Anyway I've digressed, we'd played a lot of gigs with The Hyperjax, it was always fun and there was always something exciting, weird, or worrying going on, they were a proper Rock 'n' Roll band, our guitarist Matt joined the band to play second guitar, so I found myself going to more and more Hyperjax gigs, when Wally decided it was time to hang up his sticks (for the first time) the band asked me if I'd like to join, I immediately said yes. This led to two years of insanity, I played my first foreign gigs, found myself in enough weird and not necessarily wonderful situations to fill a book and had a really good time with three guys, who to this day I still consider as some of my best friends.


What albums were you on and why did you leave?

I played on the second album, The Bottom Line, this is when I first met Fish, he was producing the album for us and we became good friends, he was playing in a band at the time called Section 5, they were heading to Belgrade to play with The Last Resort, but their drummer was unavailable. So off I went into the world of Oi!
At this point Tosh from Section 5 had just joined The Business, as it happened they were also in the market for a new drummer. I got a call from Micky Fitz asking if I'd be up for doing a short European and US Tour, this was pretty unbelievable, so of course I said yes. These tours led to me becoming the permanent drummer, at first I tried to do both bands, but it pretty soon became clear that The Business schedule would mean that I wouldn't be able to do The Hyperjax anymore, it was actually a tough decision to make, but I couldn't turn down the opportunity, so that's when we parted ways.

How and when did the Redneck Zombies get together? Are there any releases?

The Redneck Zombies have been an ongoing thing since 2000, so we are 16 years old as a band, I wanted to do something other than drums, so I borrowed a bass, Bevan fancied a crack at guitar as opposed to bass and Jay was up for it when we said 'do you want to play in a fast punk band that sings about killing people?'.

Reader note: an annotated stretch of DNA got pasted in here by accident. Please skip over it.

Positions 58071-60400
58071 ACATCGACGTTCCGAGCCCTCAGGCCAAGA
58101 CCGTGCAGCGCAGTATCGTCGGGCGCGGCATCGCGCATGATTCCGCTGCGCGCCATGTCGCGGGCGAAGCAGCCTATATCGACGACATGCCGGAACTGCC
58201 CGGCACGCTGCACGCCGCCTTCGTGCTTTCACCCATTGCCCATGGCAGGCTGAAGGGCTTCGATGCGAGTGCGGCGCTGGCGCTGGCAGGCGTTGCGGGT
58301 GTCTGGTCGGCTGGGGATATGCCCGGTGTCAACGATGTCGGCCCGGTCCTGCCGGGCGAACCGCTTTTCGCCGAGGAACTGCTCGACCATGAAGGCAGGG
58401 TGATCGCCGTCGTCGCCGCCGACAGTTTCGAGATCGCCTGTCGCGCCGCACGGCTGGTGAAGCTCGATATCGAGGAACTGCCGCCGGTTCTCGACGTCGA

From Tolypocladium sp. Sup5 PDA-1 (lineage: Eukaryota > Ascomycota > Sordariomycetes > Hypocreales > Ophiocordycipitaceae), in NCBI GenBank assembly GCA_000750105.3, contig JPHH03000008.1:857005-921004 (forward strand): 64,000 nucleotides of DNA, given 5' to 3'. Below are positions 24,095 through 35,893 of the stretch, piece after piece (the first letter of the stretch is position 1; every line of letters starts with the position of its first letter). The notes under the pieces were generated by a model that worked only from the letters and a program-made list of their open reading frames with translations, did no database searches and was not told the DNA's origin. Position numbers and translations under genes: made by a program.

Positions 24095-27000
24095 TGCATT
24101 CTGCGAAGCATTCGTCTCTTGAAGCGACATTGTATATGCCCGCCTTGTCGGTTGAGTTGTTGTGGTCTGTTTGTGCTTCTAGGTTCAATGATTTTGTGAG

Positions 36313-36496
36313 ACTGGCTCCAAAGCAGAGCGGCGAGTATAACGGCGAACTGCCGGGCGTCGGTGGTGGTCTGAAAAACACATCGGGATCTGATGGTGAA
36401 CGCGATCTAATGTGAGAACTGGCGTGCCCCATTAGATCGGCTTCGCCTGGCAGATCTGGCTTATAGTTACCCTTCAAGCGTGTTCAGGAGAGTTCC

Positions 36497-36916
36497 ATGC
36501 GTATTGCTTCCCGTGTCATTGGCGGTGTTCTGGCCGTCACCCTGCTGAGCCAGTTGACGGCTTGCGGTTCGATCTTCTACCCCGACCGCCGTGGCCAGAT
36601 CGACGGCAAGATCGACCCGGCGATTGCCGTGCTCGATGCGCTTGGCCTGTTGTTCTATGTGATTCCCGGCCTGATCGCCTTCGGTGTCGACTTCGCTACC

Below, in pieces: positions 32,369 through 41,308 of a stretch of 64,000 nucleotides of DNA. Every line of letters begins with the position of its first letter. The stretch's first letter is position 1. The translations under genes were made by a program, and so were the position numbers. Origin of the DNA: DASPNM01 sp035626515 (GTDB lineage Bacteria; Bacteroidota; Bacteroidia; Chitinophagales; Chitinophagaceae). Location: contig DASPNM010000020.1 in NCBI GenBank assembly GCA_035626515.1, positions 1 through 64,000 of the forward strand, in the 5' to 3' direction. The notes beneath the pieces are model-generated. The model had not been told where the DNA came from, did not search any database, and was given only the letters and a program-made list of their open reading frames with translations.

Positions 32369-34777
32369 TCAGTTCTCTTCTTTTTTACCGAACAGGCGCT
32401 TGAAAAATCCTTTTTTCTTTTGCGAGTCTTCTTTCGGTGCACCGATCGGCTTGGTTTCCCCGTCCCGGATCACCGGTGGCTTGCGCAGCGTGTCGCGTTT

We've done a few DIY releases over the years, we're also on a few compilations, we still play, roughly once a year and never very far from Northwich. When we started the band our ambition was to one day open for The Queers, we finally achieved that goal in 2011. So now we carry on, we have no direction, purpose or ambition, so in many ways we have become the zombies we once pretended to be, profound right? (Search Redneck Zombies 'OK', if you want to see a video)


What is your favourite place to play live?  U.K. or abroad?

I sent my passport for renewal a couple of months back, I've had it pretty much for the 10 years I've been in The Business, I counted 54 non EU stamps, over 5 continents. It's pretty hard to pick favourites, some of my favourite memories are from the early days, the gigs that could be anything and you wouldn't know till you turned up, sometimes after driving the length of the country, a particular Hyperjax trip to the south coast springs to mind, but that's an essay on it's own.
I have done some really amazing stuff with The Business though, last years Punk Rock Bowling was a recent highlight, I've played some great festivals in castles and forts, industrial factories and on lakes. We've played on a boat as it circled the Statue of Liberty. Amongst that we've also played some places a lot of other bands are yet to go, I think we were the first Oi band to play in Chile, we've played South Korea, Singapore and Bangkok. Basically I've seen the world by playing drums.
Probably the best thing though is seeing people in the scene throughout the world, by the scene I mean everything, Punk, Oi, Psychobilly, Hardcore, Ska and everything else that goes with it. It might not always be huge thing, but everywhere you go you will find it, we exist in every corner of the globe, to me that is pretty reassuring.


Do you still have a day job? What do you do for a living ?

Obviously nobody gets rich being in a band, so I also work for a Brewery, if you see a van driving round with Tatton Brewery written on it, chances are I'm in the driving seat.


What does the future hold?

More of the same, I think I'm now what is considered a lifer.